In Germany insolvency law becomes financialised


The Amendment of the German Bankruptcy Act,1 which came into ef­fect six months ago, has opened the door to wide­spread abuse al­leges the in­dustry as­so­ci­ation VID, which claims to rep­resent more than half of li­quid­ators. “A few in­flu­en­tial and wealthy cred­itors now threaten to dom­inate pro­ceed­ings”, the VID chairman Christoph Niering said in Berlin. “In addition,…

LIBOR (and other mythical beasts)


Martin Wheatley, British fin­an­cial reg­u­lator charged with solving the LIBOR crisis, has re­turned from his Crusade car­rying, we are told, a splinter of the True Cross which he as­sures us is cap­able of pro­curing mir­acles. Not common or garden mir­acles in­volving the lame, Galilean fish stocks, or talking asses, no. Something really im­pressive: an­noun­cing the actual…

Finance’s contribution to GDP — another sleight of hand?

Man Ray - Hands

Yesterday’s pub­lic­a­tion of fur­ther dismal GDP data for the UK is an op­por­tunity to re­con­sider its basis as the jus­ti­fic­a­tion for many as­pects of the cur­rent neo­lib­eral order. Bracketing out the ques­tion of whether eco­nomic growth is a valid lode­star for any just so­ciety, there comes the old but under-​frequented ques­tion1 about what con­sti­tutes growth and…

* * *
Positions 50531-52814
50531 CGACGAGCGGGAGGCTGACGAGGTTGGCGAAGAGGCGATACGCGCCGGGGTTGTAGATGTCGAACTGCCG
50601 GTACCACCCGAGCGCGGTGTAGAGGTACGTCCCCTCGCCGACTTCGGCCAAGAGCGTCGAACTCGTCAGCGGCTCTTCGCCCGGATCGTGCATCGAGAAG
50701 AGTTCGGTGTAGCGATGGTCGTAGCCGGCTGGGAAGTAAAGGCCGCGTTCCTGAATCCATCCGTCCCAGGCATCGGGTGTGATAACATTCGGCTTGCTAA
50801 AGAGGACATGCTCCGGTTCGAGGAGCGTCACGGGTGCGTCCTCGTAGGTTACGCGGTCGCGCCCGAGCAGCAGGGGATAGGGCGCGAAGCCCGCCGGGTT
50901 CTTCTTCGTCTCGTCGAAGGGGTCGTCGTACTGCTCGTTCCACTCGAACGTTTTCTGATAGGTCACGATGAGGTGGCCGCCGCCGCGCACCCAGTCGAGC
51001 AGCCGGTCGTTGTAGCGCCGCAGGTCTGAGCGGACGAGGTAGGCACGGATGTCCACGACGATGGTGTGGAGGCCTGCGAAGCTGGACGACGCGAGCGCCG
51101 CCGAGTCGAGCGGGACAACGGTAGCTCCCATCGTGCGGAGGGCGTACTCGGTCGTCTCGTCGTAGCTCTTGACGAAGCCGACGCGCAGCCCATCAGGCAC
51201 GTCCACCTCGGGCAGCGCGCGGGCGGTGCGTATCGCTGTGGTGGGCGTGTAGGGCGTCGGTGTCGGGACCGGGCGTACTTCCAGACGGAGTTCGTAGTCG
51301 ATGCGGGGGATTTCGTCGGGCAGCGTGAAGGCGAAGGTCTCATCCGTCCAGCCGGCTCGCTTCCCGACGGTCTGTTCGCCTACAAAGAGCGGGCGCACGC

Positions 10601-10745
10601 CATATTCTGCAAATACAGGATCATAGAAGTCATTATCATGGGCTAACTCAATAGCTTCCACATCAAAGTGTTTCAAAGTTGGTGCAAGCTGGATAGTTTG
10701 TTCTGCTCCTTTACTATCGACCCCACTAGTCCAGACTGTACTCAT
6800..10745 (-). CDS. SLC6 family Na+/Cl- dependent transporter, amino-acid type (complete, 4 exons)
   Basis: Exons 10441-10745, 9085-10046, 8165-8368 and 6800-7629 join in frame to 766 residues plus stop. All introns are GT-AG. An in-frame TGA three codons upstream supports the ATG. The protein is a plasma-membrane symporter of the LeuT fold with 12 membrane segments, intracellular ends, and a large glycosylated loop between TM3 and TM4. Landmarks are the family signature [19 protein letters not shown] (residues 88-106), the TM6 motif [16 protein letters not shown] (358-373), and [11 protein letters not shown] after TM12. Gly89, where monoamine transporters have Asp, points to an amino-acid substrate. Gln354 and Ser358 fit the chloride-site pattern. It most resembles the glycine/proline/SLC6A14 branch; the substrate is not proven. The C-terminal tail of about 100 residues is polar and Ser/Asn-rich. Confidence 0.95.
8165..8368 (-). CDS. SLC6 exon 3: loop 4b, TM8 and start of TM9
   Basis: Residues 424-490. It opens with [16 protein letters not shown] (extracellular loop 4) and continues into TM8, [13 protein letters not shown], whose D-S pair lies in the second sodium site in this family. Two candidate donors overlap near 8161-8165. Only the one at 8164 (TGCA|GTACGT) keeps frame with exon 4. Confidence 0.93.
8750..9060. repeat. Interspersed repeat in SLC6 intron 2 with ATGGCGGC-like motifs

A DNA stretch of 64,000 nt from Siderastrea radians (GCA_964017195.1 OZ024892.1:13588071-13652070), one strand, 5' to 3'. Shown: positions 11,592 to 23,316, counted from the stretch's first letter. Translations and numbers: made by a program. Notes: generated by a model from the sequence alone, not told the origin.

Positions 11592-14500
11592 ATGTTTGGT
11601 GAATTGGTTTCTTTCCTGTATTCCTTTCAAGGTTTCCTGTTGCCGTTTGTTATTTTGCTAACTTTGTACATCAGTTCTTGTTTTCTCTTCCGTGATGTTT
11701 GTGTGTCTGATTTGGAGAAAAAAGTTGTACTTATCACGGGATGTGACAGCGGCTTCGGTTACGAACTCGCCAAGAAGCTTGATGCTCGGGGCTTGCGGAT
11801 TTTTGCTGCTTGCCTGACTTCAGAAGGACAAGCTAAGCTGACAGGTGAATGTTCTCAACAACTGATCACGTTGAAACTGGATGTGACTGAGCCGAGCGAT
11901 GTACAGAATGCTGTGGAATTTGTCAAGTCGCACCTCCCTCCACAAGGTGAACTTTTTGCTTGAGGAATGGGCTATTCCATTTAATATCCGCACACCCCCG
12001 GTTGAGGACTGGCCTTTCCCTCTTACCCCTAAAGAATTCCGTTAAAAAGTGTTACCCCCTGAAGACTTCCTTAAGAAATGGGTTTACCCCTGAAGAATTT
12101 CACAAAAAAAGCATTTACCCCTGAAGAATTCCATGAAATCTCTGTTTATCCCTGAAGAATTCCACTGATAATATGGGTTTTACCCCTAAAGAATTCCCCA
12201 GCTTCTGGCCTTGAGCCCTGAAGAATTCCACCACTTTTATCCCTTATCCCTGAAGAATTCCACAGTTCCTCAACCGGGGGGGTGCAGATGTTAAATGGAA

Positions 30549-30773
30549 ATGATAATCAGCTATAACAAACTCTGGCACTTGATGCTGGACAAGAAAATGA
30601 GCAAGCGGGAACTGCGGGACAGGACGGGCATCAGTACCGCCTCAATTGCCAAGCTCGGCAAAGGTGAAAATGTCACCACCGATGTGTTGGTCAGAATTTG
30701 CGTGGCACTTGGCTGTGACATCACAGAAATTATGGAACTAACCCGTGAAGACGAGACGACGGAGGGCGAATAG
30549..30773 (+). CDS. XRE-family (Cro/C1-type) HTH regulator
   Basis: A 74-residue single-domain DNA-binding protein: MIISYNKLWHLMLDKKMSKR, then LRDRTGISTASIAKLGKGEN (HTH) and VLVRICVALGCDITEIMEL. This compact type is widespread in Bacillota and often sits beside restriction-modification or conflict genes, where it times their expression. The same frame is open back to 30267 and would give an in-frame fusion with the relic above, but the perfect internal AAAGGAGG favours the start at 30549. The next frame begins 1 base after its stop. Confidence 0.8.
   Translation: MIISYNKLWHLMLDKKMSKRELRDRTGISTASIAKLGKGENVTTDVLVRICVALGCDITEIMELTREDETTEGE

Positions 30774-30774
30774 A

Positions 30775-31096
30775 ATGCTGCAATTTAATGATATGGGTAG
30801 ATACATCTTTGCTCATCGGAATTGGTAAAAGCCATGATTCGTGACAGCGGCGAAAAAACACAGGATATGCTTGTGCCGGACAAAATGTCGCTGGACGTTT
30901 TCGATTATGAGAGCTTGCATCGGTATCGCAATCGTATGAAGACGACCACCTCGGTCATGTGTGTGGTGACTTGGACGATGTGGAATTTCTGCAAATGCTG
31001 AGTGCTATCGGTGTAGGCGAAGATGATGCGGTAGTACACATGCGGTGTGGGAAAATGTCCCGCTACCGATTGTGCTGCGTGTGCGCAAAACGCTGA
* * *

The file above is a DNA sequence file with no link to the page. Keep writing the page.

Securitisation outfit fined USD125m for obtaining false credit ratings

Mizuho Bank Head Office in Tokyp

In my pre­vious post I asked some­what rhet­or­ic­ally what else banks had felt able to do during the credit crunch if the be­lief had arisen that “market sta­bility” (sc. bank sur­vival”) trumped crim­inal law. The U.S. Securities and Exchnage Commission (“SEC”) has ob­li­gingly provided an ex­ample. Yesterday (19 July 2012) the Securities and Exchange Commission charged…

LIBOR: City absolutism and raison de marché

Peter the Great shaves his courtiers

What’s the dif­fer­ence between Monaco and the City of London? One is a micro-​territory gov­erned by ab­so­lute fiat, hol­lowed out by prop­erty spec­u­la­tion, gambling, and the con­ceal­ment of great crimes of wealth, and the other is Monaco. In case your won­dering, Monaco does have branches of HSBC and Barclays, and, if you need any­thing tricky sorting out,…